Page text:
Maurice Sendak, Instigator

Richard Graham remembers the artist’s provocative side

Filed under: Blog |

This is the fourth installment of an ongoing series written for the blog by Richard Graham. Richard is an associate professor and media services librarian at the University of Nebraska-Lincoln, where he studies the educational use of comics and serves as the film and art history liaison. His posts examine UNL’s, Nebraska’s, and the larger literary world’s connections with the comics medium.

Maurice Sendak, who died on May 7, was one of the most pre-eminent children’s book author/artists of the 20th Century. Less well known are Sendak’s forays into the comics world. While he was still in high school, Sendak worked part-time for All-American Comics and filled in the backgrounds for the book versions of the Mutt and Jeff comic strip. He also contributed to Art Spiegelman’s Little Lit Series in 2000. In general, Sendak’s work employs words and pictures just as deftly as any cartoonist, certainly enough to warrant his mention on this blog.

Like any cartoonist or comic book artist, Sendak’s designation as a “children’s” author or artist was problematic. Sendak’s most famous work is the Caldecott Medal-winning Where the Wild Things Are, with its dark mood and indelible art, which cemented his place in the hearts and minds of children and adults throughout the world. Because of Sendak’s propensity for headstrong and boisterous characters that bordered on the near-unlikable, his books have often run into trouble with parents and educators.

One of my personal favorites is In the Night Kitchen, considered an early graphic novel and inspired by Windsor McCay’s great newspaper strip, “Little Nemo in Slumberland.” In the Night Kitchen is a typical Sendakian journey into a dangerous, dark world, this time through a baker’s kitchen. The book upset many librarians (though obviously not this one) with its depiction of Mickey, the protagonist, as naked. His tiny penis caused much consternation, resulting in librarians using white-out to paint on diapers and even burn copies of the book. The website Letters of Note recently published a letter written by Sendak’s editor, Ursula Nordstrom, who wrote to one of the burning book librarians:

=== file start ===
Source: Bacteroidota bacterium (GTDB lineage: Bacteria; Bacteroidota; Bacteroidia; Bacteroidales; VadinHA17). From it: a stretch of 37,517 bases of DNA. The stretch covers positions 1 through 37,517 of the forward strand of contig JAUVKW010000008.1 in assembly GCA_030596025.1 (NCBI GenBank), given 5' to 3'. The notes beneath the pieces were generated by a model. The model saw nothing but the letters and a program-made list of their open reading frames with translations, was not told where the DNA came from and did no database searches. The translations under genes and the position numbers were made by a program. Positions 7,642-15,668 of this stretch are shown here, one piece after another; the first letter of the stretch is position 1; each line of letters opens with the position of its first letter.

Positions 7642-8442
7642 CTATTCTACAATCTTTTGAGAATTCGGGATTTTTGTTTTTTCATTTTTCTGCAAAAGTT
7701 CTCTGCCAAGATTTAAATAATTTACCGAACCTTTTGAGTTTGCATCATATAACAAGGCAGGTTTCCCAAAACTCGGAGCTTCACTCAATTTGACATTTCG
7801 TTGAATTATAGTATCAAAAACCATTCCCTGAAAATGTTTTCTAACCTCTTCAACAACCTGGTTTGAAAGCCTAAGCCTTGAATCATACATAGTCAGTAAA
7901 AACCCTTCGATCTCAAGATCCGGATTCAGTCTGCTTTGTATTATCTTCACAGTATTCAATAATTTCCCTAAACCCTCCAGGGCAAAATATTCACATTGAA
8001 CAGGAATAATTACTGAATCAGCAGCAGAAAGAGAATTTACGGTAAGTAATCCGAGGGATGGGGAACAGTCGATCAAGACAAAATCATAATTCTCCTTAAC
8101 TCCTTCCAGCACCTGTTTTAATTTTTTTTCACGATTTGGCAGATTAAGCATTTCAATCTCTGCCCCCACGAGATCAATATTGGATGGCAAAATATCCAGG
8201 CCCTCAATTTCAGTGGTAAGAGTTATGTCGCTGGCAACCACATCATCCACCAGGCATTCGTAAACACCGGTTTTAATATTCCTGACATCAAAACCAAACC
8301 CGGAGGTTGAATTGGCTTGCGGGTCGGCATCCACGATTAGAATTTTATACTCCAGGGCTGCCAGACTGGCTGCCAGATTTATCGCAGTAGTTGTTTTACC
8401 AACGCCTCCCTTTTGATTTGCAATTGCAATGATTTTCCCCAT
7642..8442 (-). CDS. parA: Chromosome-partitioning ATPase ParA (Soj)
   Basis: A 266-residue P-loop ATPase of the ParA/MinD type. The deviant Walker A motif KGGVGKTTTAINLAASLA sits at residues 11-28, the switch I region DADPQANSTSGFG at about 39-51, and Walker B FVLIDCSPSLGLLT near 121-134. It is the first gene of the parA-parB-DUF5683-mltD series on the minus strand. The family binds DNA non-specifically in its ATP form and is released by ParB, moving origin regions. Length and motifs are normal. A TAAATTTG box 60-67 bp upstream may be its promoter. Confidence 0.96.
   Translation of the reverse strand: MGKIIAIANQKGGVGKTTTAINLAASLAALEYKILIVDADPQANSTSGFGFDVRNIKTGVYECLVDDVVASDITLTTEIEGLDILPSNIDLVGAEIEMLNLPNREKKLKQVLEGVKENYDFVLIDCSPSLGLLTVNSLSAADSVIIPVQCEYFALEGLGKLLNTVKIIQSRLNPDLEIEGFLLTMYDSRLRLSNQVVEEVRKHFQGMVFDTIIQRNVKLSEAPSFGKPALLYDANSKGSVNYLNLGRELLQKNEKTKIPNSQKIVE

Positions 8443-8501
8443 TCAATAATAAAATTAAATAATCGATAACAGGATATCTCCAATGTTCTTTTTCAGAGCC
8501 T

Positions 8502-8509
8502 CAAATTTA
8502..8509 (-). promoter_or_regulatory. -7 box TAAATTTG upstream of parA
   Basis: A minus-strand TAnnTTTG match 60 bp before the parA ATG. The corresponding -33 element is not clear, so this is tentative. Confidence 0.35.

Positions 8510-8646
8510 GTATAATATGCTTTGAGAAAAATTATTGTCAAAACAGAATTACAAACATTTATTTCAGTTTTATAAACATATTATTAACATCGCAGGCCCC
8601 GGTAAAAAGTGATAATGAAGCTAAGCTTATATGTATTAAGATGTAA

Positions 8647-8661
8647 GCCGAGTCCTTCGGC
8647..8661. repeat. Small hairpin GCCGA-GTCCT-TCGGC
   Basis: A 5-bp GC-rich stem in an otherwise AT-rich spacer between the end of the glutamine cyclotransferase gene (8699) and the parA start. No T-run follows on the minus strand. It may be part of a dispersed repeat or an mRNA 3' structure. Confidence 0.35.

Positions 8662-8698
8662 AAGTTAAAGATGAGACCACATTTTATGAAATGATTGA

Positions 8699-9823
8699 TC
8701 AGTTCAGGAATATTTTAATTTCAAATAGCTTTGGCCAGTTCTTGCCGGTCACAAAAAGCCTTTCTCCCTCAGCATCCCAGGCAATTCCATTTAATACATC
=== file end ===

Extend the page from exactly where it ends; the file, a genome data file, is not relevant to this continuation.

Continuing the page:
I am indeed distressed to hear that in the year 1972 you burned a copy of a book [In the Night Kitchen]. We are truly distressed that you think it is not a book for elementary school children. I assume it is the little boy’s nudity which bothers you. But truly, it does not disturb children! Mr. Sendak is a creative artist, a true genius, and he is able to speak to children directly. For children—at least up to the age of 12 or 13—are usually tremendously creative themselves. Should not those of us who stand between the creative artist and the child be very careful not to sift our reactions to such books through our own adult prejudices and neuroses? To me as editor and publisher of books for children, that is one of my greatest and most difficult duties. Believe me, we do not take our responsibilities lightly! I think young children will always react with delight to such a book as In the Night Kitchen, and that they will react creatively and wholesomely. It is only adults who ever feel threatened by Sendak’s work.

In the Night Kitchen remains one of the most challenged US library books, ringing in at number 24 for those challenged in the last decade.

In one of his last interviews, Sendak told Stephen Colbert that he did not write for children but simply wrote. That his writing is so readily embraced by children and feared by adults is telling. In 1993, the New Yorker ran a comic strip about the nature of children’s fears–the result of a collaboration between Sendak and Art Spiegelman.

Sendak recognized that life is fraught, but if you’re resilient, you’ll get through somehow. As Sendak mentions in the strip displayed here, you can’t protect kids…they know everything! This absence of condescension is what makes Sendak such a powerful artist and author. He will be missed.